The New York Times has a big story today titled "The Vanishing Male Worker: How America Fell Behind." It's a worthwhile story -- but such stories inevitably lead to awful exchanges like this:
I was going to respond to this on Twitter, but the response requires more than 140 characters.
The Times story is about a class of worker that, because this is a majority-white nation, is inevitably going to include a lot of white people. The story and accompanying slide show focus on five men -- four white, one black. They represent a segment of the population that mostly lacks college degrees -- and as a result they're struggling in the current job market:
The share of prime-age men -- those 25 to 54 years old -- who are not working has more than tripled since the late 1960s, to 16 percent.The economic policies we needed after the Great Recession hit would have put a lot of these men to work. If we could have done that, it would have been useful across racial lines.
... it has become harder for men to find higher-paying jobs. Foreign competition and technological advances have eliminated many of the jobs in which high school graduates like Mr. Walsh once could earn $40 an hour, or more. The Times poll found that 85 percent of prime-age men without jobs do not have bachelor’s degrees. And 34 percent said they had criminal records, making it hard to find any work.
At the same time, what Jonathan Alter says in the tweet above is right: this is why Democrats are getting killed with white male voters. That's because whites are far less patient with Democratic politicians and policies than non-whites are.
Let me say this one more time, so I'm not misunderstood: I'm not suggesting that post-crash economics should have favored whites over non-whites. What I'm saying is that the policies should have focused on blue-collar workers of all races.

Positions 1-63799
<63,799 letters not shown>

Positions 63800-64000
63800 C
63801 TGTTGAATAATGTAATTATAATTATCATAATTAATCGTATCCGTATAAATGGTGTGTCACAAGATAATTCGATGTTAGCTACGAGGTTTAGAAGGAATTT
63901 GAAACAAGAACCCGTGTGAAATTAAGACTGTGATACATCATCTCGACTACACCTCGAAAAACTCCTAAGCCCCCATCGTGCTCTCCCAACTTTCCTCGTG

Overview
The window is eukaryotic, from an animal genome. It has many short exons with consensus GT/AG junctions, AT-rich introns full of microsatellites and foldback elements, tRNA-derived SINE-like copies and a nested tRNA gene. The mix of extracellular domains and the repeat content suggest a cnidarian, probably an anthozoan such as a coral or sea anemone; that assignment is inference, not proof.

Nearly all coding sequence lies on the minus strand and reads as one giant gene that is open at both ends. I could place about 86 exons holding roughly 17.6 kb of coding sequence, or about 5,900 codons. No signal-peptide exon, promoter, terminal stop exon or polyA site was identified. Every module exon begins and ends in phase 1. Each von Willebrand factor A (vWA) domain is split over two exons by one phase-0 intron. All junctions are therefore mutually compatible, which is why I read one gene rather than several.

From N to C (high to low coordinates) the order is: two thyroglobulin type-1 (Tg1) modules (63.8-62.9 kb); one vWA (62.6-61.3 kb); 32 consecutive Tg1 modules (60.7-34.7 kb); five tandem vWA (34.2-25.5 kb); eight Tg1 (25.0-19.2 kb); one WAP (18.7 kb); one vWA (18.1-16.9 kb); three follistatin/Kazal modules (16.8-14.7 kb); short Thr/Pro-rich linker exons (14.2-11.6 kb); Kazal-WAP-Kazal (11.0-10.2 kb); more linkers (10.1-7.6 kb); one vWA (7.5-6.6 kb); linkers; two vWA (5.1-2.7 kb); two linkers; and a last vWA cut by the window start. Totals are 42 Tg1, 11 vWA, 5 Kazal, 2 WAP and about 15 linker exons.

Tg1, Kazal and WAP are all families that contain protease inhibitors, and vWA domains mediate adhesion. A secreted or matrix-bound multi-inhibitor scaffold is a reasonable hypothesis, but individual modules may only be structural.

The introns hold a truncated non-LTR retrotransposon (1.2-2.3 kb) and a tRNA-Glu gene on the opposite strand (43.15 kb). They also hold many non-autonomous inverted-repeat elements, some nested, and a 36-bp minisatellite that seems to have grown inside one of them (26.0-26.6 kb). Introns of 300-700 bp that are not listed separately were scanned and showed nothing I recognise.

The result of that would be that blue-collar whites would have seen themselves as among the beneficiaries of Obama economic policies, in a way they don't now. That might have led them to believe that the overall Obama approach was appropriate and fair. For instance, they might not resent Obamacare now if more of them had been able to obtain jobs after the crash.
I know, I know: I'm imagining an America in which Obama could have gotten a lot more than he did early in his presidency. That's true -- but if that's unrealistic, then Obama should have expended as much political capital as possible on jobs, even at the expense of Obamacare, because if a rising tide could have lifted a lot of boats, the white majority might now be ready to offer backup to him as he pursued goals that whites might regard as less relevant to their interests. It's still a white country, after all, and we still have elections, and in midterm elections especially, whites routinely vote. Like it or not, the Democrats needed the buy-in of white voters. I think this could have been achieved with policies that were trans-racial but class-conscious.
Republicans knew that, of course -- they didn't want a lot of people put back to work. They got the recovery they sought: skewed toward the rich and engendering anti-Democratic resentment among blue-collar whites.
And if you're wondering why it matters that the people in the Times story are all men, well, it's a stratum in which men have traditionally been the principal breadwinners, and in which the best-paying jobs were traditionally male jobs until not that long ago. Maybe jobs that good are never coming back -- but something needed (and still needs) to be done to cushion that shock -- for struggling whites and struggling non-whites.